Elderberries grow well in Department of Agriculture plant hardiness zones 4 through 9, where they can be propagated seeds. Elderberry seeds have a thick, tough seed coat and natural dormancy. They must be stratified twice to prompt germination. Although the stratification process is simple, it is time-consuming and will take up to seven months to be completed.
How To Grow Elderberry From Seeds
# 1 | Soak your elderberries seeds for 24 hours, stirring them occasionally. Strain the water, and collect your elderberry seeds.
# 2 | Plant your elderberry seeds immediately after soaking them. Fill 4-inch pots with a moistened mixture of half coarse sand and half sterile potting soil. Sow 6 elderberry seeds in each pot at a depth of 1/4 inch..
# 3 | Loosely wrap your elderberry seed pots in plastic wrap and place the pots in an area with tempatures between 75 and 80 degrees Fahrenheit. Keep the pots here for two months, re-moistening the sand mixture when it feels dry on the surface.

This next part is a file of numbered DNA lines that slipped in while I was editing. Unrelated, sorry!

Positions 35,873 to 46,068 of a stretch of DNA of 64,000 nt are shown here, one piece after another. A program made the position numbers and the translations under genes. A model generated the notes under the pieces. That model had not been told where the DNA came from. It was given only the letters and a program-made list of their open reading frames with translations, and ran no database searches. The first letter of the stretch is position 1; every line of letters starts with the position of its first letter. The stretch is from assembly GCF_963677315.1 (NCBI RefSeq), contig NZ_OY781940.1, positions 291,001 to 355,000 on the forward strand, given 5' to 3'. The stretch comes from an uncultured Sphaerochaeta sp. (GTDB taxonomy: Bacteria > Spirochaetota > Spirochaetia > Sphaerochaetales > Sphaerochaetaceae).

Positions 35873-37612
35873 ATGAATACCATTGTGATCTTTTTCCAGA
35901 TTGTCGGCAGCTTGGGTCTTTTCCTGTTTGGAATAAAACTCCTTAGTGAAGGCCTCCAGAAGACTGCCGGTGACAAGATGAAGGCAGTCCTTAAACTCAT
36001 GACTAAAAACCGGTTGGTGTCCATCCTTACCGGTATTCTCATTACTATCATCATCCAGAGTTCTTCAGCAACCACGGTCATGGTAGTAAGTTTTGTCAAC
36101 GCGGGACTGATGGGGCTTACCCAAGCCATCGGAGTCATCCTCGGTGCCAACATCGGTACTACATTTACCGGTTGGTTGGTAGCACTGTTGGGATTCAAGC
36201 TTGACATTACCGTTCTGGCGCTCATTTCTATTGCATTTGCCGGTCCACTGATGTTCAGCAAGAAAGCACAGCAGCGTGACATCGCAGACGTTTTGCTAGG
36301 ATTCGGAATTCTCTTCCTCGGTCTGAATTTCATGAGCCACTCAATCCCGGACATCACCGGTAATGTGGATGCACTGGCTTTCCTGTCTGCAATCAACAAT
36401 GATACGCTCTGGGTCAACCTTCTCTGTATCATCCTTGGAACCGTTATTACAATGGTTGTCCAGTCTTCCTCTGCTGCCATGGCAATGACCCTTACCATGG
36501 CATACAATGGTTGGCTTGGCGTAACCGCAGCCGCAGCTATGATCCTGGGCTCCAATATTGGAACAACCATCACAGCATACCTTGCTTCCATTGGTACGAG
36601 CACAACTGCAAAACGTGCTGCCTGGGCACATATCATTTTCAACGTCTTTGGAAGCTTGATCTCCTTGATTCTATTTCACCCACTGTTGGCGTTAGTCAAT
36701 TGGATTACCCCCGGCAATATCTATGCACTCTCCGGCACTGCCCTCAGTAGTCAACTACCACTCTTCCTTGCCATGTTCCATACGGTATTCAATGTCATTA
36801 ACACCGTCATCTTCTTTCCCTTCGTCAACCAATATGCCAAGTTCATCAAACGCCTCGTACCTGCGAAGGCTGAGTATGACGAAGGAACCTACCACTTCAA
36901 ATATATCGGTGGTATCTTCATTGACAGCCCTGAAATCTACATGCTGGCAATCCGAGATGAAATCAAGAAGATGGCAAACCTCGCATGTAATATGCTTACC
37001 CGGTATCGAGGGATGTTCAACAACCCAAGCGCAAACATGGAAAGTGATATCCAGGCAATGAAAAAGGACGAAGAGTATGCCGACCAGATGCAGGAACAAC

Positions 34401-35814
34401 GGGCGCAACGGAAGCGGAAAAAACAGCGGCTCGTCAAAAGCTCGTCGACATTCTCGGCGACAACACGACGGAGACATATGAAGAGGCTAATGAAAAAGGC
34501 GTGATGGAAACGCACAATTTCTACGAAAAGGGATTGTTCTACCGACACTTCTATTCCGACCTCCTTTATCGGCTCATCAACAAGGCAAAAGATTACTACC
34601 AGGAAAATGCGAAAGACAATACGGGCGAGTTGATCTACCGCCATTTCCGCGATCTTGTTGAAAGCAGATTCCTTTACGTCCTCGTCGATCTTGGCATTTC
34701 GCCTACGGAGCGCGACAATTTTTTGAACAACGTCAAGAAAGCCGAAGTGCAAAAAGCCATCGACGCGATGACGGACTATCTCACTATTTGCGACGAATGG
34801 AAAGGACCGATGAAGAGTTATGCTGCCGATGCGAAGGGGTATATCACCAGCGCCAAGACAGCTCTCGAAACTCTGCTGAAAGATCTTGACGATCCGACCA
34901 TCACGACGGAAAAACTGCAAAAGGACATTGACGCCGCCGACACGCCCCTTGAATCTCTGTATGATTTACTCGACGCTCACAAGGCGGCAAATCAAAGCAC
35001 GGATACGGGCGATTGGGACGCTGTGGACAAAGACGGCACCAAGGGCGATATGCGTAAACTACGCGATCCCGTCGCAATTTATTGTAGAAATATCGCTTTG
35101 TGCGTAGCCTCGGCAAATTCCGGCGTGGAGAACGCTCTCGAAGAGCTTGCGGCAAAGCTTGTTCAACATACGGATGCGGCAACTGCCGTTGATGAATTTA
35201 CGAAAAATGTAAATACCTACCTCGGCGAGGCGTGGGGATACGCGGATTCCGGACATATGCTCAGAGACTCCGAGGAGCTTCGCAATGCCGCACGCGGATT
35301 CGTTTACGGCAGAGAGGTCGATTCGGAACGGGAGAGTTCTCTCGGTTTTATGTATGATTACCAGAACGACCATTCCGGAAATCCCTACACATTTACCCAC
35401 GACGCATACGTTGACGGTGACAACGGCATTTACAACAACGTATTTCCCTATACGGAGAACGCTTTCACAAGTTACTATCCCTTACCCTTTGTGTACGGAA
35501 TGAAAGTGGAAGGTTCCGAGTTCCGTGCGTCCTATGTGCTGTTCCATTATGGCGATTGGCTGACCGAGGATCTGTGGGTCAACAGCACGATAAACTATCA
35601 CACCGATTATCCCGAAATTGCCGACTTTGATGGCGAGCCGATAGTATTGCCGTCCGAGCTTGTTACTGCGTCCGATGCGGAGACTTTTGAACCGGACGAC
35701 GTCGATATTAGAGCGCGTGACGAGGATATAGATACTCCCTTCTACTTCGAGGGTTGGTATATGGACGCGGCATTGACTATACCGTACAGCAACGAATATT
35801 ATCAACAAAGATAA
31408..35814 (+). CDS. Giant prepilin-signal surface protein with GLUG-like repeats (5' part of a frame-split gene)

# 4 | Move the elderberry seed pots to an area where temperatures stay around 40 F, such as inside a refrigerator. Chill the seeds for 90 to 120 days. Remoisten the sand mixture if it feels dry on the surface.
# 5 | Transfer your elderberry seed pots to a sunny, warm spot after the cold stratification period has ended. Remove the plastic wrap and warm the your elderberry pots to 85 degrees F during the day and below 68 degrees F at night, using a germination mat. Continue to moisten the sand mixture when it feels dry on the surface.
# 5 | Watch for your elderberry seeds to begin sprouting in one to two months. Remove all but the largest of the elderberry seedlings from each pot. Decrease your watering slightly after germination, allowing the top 1/2 inch of soil to dry out between waterings. |